BETTER BUSINESS BUREAU CLAIMS NUCLEAR INDUSTRY ADS "MISLEAD"
The consumer watchdog group, the Better Business Bureau (BBB), has ruled for the second time that ads run by the American nuclear power industry touting the environmental benefits of reactors are "overly broad" and have a "strong potential to mislead customers." It called on Federal Trade Commission (FTC) and state attorneys general to investigate the issue. The decision to involve the FTC and other state agencies to resolve the conflict is unusual one for the Bureau. Late last year, environmentalists asserted that the ads, which claim that "nuclear power generates about 20 percent of Americaís electricity without emitting greenhouse gases" were misleading and the Bureau agreed. The environmentalists point out that uranium fuel used in nuclear power reactors is made using electricity from coal plants, which emit large amounts of greenhouse gases. Under a voluntary resolution process designed to head off government regulation, questionable advertising claims brought against members of the U.S. advertising industry are investigated by the Bureau. Most companies and industries adhere to the Bureauís decisions. But the Nuclear Energy Institute (NEI), which placed the ads, defended them as factual and said it had never agreed to abide by the bureauís December ruling. It has continued running the ads in such publications as the "New Republic," the "Atlantic Monthly," as well as various newspapers. The ads were designed to influence policymakers, not individual consumers, according to an NEI spokesman.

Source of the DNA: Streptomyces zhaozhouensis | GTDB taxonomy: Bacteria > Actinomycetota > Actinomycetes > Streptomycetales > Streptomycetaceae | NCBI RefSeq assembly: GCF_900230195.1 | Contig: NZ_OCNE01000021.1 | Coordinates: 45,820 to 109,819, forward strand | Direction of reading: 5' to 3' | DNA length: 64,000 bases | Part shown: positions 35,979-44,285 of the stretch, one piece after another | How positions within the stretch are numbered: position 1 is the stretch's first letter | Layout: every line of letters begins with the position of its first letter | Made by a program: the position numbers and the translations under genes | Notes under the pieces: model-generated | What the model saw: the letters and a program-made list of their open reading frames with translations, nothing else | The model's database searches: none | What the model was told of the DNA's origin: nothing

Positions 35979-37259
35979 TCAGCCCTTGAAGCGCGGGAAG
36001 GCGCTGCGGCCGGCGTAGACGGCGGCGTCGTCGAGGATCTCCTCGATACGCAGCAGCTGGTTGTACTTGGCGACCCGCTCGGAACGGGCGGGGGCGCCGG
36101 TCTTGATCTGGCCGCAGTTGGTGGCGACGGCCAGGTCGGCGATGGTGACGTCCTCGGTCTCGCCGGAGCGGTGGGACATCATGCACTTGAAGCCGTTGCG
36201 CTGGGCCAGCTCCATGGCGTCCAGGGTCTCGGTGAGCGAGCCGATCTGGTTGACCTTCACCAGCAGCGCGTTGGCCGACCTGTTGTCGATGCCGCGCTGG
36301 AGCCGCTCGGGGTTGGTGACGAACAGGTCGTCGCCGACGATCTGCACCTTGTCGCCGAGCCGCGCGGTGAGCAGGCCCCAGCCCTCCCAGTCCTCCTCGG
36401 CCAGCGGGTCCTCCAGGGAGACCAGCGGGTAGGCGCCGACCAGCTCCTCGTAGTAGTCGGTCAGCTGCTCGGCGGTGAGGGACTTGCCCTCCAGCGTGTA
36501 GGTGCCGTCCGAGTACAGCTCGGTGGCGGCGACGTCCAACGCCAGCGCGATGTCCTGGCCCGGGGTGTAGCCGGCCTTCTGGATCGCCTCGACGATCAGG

© Environment News Service (ENS) 1999. All Rights Reserved.